Ronald G. KNAPP

The segmented open spandrels (arches) that support the Zhaozhou Bridge, built during the Sui dynasty, were a Chinese innovation. Such engineering allowed the bridge to span a wide river and accommodate boat traffic.

The Zhaozhou Bridge, built between 595 and 605 CE, is the world’s first large segmental arch bridge, making possible a near-level span of a broad river in North China. The innovation of open spandrels—arch-shaped openings—in the triangular area below the deck on both ends of the bridge did not appear in the West until the nineteenth century.

Among China’s contributions to world architecture and engineering, no bridge has received more acclaim than the Zhaozhou Bridge, in Zhaoxian County, Hebei Province. Constructed between 595 and 605 CE in the middle of the Sui dynasty, the structure is the world’s first large segmental arch bridge, a daringly innovative form that broke with the tradition of using a semicircle for the arched shape of a bridge. By using a segment of a circle, thus flattening the curve of the arch, it was possible to meet the seemingly conflicting demands for both a single long span with gentle approaches and one that was high enough to permit boat traffic beneath. In addition, the incorporation of two pairs of open spandrels—arch-shaped cavities—in the triangular area below the deck on both ends of the bridge was an innovation not used in the West until the nineteenth century. The open spandrels not only lessen the weight of the bridge, thus reducing the outward thrusts on the abutments, but also facilitate the passage of periodic flood waters that might impact the bridge. Unlike most old bridges whose construction can only be attributed to anonymous builders, the design of the Zhaozhou Bridge—also called the Anji [Safe Crossing] Bridge—is credited to Li Chun, a historical figure who also organized the masons who crafted it.

Approximately 65 meters long with an open span of nearly 37 meters, the low-lying bridge rises only some 7 meters above the water below. The full circle, of which the arch is but a segment, has a radius of 27.7 meters along the west side and 27.3 meters along the east side. Viewed from beneath, it’s apparent how the bridge was constructed using twenty-eight parallel sets of stone voussoirs (wedge-shaped stones forming the curved part of an arch) that run the length of each segmental ring. While these parallel voussoirs produce a stone structure of great flexibility, the need to stabilize the bridge led to the use of reinforcing stone rods, stone hooks, and dovetailed iron keys, as well as a slight inward camber. The elegant geometry and sophisticated mathematics of the superstructure were enhanced with profuse stone carvings along the balustrades and posts. These carvings include a variety of dragons and protective amulets in animal form.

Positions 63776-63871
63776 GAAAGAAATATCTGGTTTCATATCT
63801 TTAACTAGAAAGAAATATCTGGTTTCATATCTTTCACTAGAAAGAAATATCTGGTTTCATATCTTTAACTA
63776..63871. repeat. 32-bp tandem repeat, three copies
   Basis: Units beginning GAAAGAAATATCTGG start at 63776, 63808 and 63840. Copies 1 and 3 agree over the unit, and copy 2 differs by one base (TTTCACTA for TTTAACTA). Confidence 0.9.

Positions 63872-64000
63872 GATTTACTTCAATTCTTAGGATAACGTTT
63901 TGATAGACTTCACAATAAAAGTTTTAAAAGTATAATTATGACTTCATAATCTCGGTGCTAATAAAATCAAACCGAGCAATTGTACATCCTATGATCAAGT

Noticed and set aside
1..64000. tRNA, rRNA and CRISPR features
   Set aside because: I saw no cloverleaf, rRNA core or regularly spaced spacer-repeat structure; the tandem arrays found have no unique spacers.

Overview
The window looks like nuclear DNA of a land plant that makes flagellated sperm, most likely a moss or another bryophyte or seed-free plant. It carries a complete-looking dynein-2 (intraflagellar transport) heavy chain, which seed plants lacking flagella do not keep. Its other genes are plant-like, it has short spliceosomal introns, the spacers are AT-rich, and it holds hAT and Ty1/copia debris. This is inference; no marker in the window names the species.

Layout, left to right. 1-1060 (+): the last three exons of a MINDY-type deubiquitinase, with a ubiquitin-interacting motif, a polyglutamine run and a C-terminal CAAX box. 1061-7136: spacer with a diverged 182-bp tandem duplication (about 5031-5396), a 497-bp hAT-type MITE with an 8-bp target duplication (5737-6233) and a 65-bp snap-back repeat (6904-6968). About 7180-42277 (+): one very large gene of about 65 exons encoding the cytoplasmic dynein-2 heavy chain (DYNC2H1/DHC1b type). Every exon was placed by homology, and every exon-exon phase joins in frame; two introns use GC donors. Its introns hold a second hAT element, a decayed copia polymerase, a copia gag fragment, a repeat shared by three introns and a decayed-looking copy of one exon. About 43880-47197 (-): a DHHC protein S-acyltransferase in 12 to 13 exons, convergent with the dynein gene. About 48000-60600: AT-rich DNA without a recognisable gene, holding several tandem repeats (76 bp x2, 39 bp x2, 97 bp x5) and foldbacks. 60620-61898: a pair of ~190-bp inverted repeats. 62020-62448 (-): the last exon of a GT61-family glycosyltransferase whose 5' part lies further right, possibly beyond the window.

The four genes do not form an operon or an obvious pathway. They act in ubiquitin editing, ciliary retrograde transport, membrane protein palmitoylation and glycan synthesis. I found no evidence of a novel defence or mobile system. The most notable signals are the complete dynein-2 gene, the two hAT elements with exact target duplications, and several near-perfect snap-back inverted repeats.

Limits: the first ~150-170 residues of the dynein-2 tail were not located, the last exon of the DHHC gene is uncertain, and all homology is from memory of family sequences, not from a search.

With tall sails providing propulsion, boat traffic along the Xiao River continued well into the middle of the twentieth century. In time, because of diminished water flow and increased road traffic, the Zhaozhou Bridge, like numerous other bridges on the North China Plain, fell into disrepair. In the 1980s, major efforts were made to restore the bridge to its original state. The Zhaozhou Bridge today is preserved within a park-like setting, and an admission ticket is required to cross it. In this in situ outdoor museum, exhibits focus on the technical aspects of the bridge’s structure as well as the historical circumstances that gave rise to its construction. Although graceful open-spandrel, segmental masonry bridges are ubiquitous today throughout the world—and are usually considered to be modern since they are constructed of reinforced cement rather than blocks of stone—it is important to remember that their design had its origins in China more than thirteen centuries ago.

Further Reading

Knapp, R. G. (2008). Chinese bridges: Living architecture from China’s past. Singapore: Tuttle Publishing.

Knapp, R. G. (1988). Bridge on the River Xiao. Archaeology, 41(1), 48–54.

Liang Ssu-ch’eng [Liang Sicheng] ???. (1938). Open spandrel bridges in ancient China—1: The An-chi Ch’iao at Chao Chou, Hopei. Progressive Architecture: Pencil Points, 19, 25–32.

Tang Huancheng ??? & & Lu Jiaxi ???. Zhongguo kexue jishushi: Qiaoliang juan ???????. ??? [History of China’s science and technology: Bridges]. Beijing : Kexue chubanshe ?????.

Source: Knapp, Ronald G.. (2009). Zhaozhou Bridge. In Linsun Cheng, et al. (Eds.), Berkshire Encyclopedia of China, pp. 2627–2628. Great Barrington, MA: Berkshire Publishing.

Zhaozhou Bridge (Zhàozh?u Qiáo ???)|Zhàozh?u Qiáo ??? (Zhaozhou Bridge)

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